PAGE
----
After the interval came the rendition of TAAB2, a story that charts the life of disgraced poetry prodigy Gerald Bostock over the last 40 years. The story was illustrated again with images on the screen: the more poignant being images of repatriated British soldiers during 'Wooton Basset Town'; the more bizzare being a recurring image of a frogman walking the streets in search of water (complete with Aqualung). The inclusion of the images and of O'Donnell's performance made this more of a show than a performance, and it proved to be a very entertaining evening. Although I was left maybe wanting a little more, there was no encore, and perhaps that was right. We were left having enjoyed the story of Gerald Bostock, 40 years in the telling.

Monday, 9 April 2012

Breaking my Fast - New Music

I took the decision as Lent was beginning to fast from buying any new music. This proved difficult, as there was a whole raft of new releases that were clamouring for my attention over the period, and I finally broke my fast last Monday (2nd April). What a treat was waiting for me!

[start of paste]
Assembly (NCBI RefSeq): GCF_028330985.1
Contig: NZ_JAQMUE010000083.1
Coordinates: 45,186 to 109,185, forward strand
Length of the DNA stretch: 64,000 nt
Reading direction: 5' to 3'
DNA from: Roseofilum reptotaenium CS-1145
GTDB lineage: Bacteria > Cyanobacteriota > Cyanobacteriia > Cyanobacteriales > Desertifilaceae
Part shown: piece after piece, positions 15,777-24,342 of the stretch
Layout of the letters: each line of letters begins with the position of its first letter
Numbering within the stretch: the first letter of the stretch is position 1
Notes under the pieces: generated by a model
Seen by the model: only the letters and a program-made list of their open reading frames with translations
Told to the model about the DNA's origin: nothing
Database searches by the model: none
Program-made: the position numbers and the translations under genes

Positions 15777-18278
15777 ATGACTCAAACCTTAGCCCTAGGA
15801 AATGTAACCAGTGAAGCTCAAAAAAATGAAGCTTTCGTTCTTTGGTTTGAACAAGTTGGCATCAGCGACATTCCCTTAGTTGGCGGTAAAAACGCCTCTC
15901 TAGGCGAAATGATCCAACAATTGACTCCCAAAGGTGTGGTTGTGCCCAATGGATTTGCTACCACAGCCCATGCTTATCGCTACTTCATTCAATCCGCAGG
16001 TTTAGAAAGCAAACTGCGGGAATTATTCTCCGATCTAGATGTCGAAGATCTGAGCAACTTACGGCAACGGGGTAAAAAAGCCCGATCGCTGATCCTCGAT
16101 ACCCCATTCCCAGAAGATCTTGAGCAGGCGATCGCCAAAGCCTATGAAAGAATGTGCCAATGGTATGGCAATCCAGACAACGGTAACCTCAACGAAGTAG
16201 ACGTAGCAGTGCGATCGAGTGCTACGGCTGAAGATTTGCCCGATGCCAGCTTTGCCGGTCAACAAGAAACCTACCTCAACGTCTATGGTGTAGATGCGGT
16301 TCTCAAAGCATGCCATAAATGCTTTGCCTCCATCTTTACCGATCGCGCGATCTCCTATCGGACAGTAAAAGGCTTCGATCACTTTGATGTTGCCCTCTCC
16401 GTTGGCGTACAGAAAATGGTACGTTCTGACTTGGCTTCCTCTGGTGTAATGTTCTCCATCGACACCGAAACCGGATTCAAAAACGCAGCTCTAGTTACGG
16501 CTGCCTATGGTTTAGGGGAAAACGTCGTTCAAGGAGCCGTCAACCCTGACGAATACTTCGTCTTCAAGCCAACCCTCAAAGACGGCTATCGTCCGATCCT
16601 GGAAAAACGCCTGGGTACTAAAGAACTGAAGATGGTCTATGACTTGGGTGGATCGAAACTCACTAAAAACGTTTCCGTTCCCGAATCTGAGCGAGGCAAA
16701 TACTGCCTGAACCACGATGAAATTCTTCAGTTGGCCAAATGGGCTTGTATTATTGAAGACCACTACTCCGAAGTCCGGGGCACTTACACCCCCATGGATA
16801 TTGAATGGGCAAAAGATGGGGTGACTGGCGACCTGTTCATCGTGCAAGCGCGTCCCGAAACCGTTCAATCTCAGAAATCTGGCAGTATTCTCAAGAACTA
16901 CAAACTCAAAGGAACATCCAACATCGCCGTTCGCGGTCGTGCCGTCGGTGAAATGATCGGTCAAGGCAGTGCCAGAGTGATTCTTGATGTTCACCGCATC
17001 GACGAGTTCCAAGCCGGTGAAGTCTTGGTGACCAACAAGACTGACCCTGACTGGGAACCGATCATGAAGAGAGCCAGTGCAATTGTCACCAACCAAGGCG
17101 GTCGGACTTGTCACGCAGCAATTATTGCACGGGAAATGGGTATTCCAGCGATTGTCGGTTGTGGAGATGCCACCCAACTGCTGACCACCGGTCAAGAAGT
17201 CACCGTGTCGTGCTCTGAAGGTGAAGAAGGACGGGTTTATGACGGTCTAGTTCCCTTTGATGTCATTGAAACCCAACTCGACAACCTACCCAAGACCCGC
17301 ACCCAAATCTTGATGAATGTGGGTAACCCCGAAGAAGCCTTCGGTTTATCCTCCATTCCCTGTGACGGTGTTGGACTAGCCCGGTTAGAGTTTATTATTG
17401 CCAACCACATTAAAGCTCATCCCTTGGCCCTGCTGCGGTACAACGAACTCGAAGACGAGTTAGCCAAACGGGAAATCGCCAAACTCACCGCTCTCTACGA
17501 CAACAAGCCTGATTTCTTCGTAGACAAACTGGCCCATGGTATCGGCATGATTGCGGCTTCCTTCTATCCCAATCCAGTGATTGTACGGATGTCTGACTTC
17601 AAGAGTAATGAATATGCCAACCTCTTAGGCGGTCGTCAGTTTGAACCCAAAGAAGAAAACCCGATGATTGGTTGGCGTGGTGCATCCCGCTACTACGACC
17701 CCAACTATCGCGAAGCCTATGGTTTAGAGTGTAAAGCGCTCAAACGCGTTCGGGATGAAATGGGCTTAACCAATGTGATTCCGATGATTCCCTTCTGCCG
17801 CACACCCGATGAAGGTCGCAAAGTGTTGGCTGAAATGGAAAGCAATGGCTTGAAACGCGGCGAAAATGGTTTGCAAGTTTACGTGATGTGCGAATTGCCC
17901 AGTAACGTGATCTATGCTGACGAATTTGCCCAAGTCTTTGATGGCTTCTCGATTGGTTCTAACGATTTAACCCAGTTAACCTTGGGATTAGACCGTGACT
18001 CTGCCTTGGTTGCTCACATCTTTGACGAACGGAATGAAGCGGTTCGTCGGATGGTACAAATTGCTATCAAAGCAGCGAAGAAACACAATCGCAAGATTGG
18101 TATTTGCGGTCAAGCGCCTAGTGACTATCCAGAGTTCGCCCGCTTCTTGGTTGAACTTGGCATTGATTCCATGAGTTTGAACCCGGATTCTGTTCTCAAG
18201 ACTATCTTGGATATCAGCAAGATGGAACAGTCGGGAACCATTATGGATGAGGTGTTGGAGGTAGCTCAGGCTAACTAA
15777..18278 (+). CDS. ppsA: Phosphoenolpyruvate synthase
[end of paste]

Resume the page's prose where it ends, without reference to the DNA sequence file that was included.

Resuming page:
First there was the recent collaboration between Steve Hogarth (Marillion) and Richard Barbieri (Porcupine Tree), entitled 'Not the Weapon but the Hand': an ethereal collection of tunes with a deep passion and a meditative heart. Alongside that was the latest offering by Norwegian band Gazpacho, a source of great chill out music for me (no pun intended), entitled 'March of Ghosts'. They continue to produce moody pulsating tunes that enchant and enthral.

In a more up-beat mood is the sophomore offering from DeeExpus, who have called on the talents of Mark Kelly of Marillion to assist them in this follow-up to their highly rated 'Half Way Home' - 'The King of Number 33'. The style of this latest collection is more developed, and contains the almost 27-minute epic title track, which is divided into 6 parts (movements?).

Mike Portnoy has not been idle since he left Dream Theater in 2010, and one of his current projects, Flying Colors, have recently released their eponymous debut album. Consisting of Portnoy, Neal Morse, Steve Morse, Casey McPherson & Dave LaRue this is quite frankly a stunning collection of virtuoso contemporary progressive rock ranging from mellow, almost pop-y tunes to hard-hitting rock. Without doubt one of the albums of the year for me.